History of the Mankato Post Office

Mankato Post Office, 1900

The Mankato Post Office first opened in 1853 in a small building located on Front Street across the street from the First National Bank. Parson King Johnson was the city’s first postmaster. The post office then moved to the 300 block of South Front Street, followed by moving to the corner of Front and Hickory Streets. This location was not large enough for the post office and in 1891 they started looking for another location to house the post office in Mankato. The three possible locations included the corner of Second and Hickory Streets, the corner of Front and Jackson Streets, and the corner of Second and Jackson Streets which ultimately was the location they decided on.

On April 1, 1896 the post office moved into its current location on Second and Jackson Streets with 3400 square feet. Before becoming the post office, this building was known as the Mankato Public Building. This building was half the size of the current building along Second Street and it had a clock tower. Months after the post office opened at this location, the clock tower had incandescent lights installed and the clock was lit between 6:30 p.m. and 3 a.m. each day.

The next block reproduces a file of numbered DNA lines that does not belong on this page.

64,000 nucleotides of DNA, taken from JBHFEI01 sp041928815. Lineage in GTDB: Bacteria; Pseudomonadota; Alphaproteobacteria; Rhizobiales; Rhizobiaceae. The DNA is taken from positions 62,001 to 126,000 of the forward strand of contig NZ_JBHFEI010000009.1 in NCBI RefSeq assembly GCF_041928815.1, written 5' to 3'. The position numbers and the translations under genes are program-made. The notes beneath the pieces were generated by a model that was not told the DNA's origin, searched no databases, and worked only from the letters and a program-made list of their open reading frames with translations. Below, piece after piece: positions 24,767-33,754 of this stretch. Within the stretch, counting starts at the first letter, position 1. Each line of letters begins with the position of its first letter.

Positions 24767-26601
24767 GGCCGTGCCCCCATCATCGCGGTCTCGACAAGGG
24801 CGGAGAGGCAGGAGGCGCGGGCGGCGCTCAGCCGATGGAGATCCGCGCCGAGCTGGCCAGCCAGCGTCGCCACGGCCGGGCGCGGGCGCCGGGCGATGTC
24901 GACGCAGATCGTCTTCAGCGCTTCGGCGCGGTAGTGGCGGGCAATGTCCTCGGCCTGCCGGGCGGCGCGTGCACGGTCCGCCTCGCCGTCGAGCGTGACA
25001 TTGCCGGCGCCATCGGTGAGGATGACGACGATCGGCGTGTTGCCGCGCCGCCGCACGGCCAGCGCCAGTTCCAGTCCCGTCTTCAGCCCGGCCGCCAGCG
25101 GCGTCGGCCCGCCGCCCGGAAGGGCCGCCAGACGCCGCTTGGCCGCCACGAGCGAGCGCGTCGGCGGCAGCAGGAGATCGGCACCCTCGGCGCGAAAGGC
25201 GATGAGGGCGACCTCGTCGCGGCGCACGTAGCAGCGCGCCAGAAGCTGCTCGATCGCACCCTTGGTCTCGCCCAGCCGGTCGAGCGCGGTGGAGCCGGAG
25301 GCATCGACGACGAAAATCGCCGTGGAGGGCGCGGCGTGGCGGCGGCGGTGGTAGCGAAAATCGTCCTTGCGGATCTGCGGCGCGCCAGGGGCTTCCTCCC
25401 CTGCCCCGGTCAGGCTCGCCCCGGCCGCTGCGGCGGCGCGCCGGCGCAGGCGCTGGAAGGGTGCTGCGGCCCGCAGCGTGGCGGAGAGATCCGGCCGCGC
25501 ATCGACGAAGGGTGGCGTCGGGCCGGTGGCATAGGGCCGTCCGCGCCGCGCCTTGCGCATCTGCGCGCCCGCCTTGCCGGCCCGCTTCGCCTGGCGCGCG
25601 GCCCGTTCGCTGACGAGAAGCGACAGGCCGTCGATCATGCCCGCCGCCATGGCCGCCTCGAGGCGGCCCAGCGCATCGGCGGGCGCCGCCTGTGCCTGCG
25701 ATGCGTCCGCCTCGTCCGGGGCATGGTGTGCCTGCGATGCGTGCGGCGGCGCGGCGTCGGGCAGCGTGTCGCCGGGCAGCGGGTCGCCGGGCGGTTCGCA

In 1932, the post office underwent renovations and had an additional 3300 square feet added to the building. The two large towers, including the clock tower, were removed. The addition was completed with Vetter Stone and was seamlessly added to the old building.

There was another addition to the post office in 1966 when 6000 square feet was added to the rear of the building. During this remodel, the post office also updated the boilers in the building, added air conditioners, purchased new mail trucks, and added a new ZIP Number sorting system to make sorting mail easier.

On June 17, 1980 the post office building was added to the National Register of Historic Places. The primary reasoning behind adding it to the register was because of the Richardsonian Romanesque design of the original building as well as the 1932/1933 addition to the building. 

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